How will this affect my business?

In the 30 December 2021 ruling (no. 884), Italian tax authorities confirmed the adjustments in question were outside the scope of VAT following the transfer pricing adjustments. It stated for subsidiaries “the recognition of an extra cost aimed at lowering their operating margin“, wasn’t “directly related to the original supplies of finished products“.

The same outcome didn’t apply to ruling no. 529 of August 6, 2021.

In this case, at the time of the sale of the goods, the seller applied a provisional price.

That provisional price was then subject to adjustment on a quarterly basis, through the so-called “Profit True Up“. The result could consist either of a claim by the transferor against the transferee or, conversely, transferor’s debt.

In this specific case, Italian tax authorities found a “direct link between the sums determined in the final balance and the supplies” and concluded by determining the relevance of the transfer price adjustments made by the taxpayer for VAT purposes.

Final comments considering other tax authority approaches

Whether or not your business is operating in Italy, the above shows how important the potential VAT implications of transfer pricing adjustments are and the confusion for businesses on how to proceed in different scenarios.

At Sovos we’ve seen more local tax authority audits focused on clarifying if the treatment is valid from a corporate income tax and a VAT perspective.

After a review of the contracts and agreements between the companies and subsidiaries involved, it’s essential to understand whether the transfer pricing adjustments are:

Take Action

Speak to our team if you have questions about the latest approach from a VAT perspective on transfer pricing adjustments in Italy, the EU and the UK and the potential solutions to mitigate any risk of audit and penalties.

The Italian Customs Authorities recently updated their national import system by applying the new European Union Customs Data Model (EUCDM). These new changes came into effect on 9 June 2022.

According to the new procedure, the old model of paper import declarations has been abolished. The import declarations are now transmitted to the Italian Customs Authorities’ information system with a digital signature.

What does this mean in practice?

The acceptance of a customs declaration is notified to the economic operator (that can be the importer, the Customs Agent, etc.) through a Master Reference Number (MRN), an alphanumeric string of 18 characters.

The old IM message (telematic track to be submitted at the time of the import to the Italian Customs Authorities through the Customs Telematic Service (i.e. Servizio telematico doganale (STD)) has been replaced by the following paths as defined by EU legislation:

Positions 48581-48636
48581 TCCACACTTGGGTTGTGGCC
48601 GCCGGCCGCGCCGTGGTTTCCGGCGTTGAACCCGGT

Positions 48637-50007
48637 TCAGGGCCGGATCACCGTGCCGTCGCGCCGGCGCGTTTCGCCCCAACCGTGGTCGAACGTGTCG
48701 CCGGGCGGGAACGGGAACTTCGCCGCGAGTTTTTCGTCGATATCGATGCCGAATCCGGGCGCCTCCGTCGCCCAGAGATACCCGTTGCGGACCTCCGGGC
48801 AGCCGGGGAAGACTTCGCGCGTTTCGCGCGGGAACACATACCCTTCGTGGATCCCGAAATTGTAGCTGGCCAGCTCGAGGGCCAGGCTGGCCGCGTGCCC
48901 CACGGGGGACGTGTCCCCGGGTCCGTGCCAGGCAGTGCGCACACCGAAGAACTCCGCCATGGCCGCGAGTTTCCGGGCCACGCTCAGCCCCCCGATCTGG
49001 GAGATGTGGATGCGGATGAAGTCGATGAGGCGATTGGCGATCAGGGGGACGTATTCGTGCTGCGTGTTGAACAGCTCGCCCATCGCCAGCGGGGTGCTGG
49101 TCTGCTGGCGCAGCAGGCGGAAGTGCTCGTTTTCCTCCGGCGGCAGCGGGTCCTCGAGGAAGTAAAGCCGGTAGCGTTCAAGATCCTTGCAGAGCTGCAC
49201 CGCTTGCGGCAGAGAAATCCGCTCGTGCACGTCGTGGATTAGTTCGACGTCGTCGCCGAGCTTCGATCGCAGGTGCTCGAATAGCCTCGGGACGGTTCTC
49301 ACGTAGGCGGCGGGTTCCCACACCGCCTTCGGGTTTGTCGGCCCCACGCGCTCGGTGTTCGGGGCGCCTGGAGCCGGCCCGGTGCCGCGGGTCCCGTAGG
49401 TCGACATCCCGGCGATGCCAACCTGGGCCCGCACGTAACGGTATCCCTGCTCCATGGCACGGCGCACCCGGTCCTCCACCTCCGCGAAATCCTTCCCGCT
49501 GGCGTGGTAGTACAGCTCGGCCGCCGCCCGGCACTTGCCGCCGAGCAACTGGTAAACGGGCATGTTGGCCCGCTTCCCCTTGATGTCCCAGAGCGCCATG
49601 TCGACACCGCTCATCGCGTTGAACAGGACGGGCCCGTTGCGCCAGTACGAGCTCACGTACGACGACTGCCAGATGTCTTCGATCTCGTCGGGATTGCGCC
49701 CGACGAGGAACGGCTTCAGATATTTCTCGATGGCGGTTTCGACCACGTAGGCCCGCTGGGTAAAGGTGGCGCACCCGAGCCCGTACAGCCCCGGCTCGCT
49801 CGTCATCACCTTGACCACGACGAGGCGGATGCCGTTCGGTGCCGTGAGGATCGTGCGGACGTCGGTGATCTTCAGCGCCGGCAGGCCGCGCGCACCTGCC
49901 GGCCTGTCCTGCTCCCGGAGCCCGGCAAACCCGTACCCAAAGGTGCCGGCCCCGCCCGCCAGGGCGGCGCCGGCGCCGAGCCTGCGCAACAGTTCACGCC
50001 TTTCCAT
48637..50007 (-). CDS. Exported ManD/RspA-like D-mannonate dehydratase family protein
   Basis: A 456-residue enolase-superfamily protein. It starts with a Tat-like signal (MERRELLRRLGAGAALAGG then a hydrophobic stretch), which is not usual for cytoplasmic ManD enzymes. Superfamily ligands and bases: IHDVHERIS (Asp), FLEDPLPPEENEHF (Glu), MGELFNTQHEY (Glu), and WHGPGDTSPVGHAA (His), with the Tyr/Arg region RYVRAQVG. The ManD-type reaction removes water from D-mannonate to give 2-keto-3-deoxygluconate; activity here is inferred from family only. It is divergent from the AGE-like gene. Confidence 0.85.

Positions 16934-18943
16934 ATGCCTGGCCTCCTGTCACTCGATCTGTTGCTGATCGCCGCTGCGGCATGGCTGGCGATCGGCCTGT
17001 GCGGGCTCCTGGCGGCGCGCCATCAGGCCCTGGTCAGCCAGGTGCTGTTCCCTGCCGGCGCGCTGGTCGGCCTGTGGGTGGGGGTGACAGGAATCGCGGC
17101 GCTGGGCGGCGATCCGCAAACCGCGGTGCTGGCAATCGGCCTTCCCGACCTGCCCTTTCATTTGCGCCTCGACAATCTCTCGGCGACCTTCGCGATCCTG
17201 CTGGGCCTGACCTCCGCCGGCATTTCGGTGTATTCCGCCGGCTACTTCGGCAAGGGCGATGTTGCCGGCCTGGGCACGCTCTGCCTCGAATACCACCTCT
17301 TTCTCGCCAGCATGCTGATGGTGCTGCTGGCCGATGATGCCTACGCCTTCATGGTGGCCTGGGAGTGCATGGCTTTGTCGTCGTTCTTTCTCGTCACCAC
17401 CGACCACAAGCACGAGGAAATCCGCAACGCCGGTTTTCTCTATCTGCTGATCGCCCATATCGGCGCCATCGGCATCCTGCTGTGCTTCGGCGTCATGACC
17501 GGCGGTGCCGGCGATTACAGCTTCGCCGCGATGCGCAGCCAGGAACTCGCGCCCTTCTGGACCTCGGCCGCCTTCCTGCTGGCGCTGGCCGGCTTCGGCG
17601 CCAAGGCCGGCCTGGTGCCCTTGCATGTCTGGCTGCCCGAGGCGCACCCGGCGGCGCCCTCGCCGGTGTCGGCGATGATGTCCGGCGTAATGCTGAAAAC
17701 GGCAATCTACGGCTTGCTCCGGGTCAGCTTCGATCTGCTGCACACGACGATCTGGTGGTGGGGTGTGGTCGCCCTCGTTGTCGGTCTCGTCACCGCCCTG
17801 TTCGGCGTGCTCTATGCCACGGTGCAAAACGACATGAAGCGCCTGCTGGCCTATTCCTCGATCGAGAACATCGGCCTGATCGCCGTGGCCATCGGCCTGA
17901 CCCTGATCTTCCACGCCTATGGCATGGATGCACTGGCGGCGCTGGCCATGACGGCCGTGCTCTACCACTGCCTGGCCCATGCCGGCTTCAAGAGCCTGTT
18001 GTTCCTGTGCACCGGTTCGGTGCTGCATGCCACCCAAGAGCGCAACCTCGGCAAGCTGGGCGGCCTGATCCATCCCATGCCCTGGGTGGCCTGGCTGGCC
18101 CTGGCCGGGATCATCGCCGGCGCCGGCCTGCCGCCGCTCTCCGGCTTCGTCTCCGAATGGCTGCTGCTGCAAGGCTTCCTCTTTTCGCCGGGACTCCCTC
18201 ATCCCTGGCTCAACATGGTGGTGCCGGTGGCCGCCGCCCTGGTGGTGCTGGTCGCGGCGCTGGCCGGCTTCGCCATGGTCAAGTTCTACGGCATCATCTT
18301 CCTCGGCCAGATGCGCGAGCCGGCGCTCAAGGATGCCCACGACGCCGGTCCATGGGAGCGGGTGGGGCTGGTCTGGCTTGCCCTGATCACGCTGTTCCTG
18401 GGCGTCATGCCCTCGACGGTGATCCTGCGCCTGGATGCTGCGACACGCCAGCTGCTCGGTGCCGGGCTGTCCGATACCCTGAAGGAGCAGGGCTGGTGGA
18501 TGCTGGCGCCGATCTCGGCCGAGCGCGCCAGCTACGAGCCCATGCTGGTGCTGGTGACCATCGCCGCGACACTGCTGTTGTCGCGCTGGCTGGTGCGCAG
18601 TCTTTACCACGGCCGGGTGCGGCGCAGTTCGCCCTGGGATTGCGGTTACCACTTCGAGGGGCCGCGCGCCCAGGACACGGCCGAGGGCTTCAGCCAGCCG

How can I know how much import VAT is due on goods imported from outside the EU into Italy?

At the time of the release of the goods, Italian Customs Authorities make available the "summary statement for accounting purposes of the customs declaration" (prospetto di riepilogo ai fini contabili della dichiarazione doganale). The summary includes all data necessary to detect customs duties, import VAT and any other charges due.

The summary mentioned above is made available to the importer and the declarant/representative in the reserved area of the single portal of Italian Customs Authorities through the "Document management – customs declarations" service.

We recommend that importers contact their Customs Agent to receive a copy of this summary for their accounting purposes.

How and when can I recover my Italian import VAT?

As per Italian VAT Law, possessing a Single Administrative Document (SAD) is needed to exercise the right to recover import VAT in Italy. As the SAD is now unavailable, Italian Customs Authorities, in agreement with the Italian Revenue Agency, agreed that the new accounting summary is sufficient to allow the importer to exercise the right to recover the import VAT.

Therefore, the new accounting summary is needed to exercise your right to recover the import VAT paid to the Italian tax authorities.

Moreover, the right to recover import VAT is exercised only once the summary is reported in the Purchase VAT Ledger as per art. 25 of Italian VAT Law.

Finally, the import document must be included in your quarterly VAT return and your annual VAT return which must mirror your Italian VAT Ledgers.

To ensure your import VAT is not lost, we recommend considering that the last day to recover the import VAT, related to an import of goods carried out in 2022, is 30 April 2023.

Further documents introduced from June 2022

In addition to the Summary Prospetto di riepilogo ai fini contabili della dichiarazione doganale, discussed above, economic operators will be able to receive:

Italian Customs Authorities advise customs operators to provide the Prospetto di svincolo to transporters as proof of the fulfilment of customs formalities in the case of checks.

Take Action

Speak to our team if you have any questions about the latest Italian importing requirements and their impact on your business’s compliance.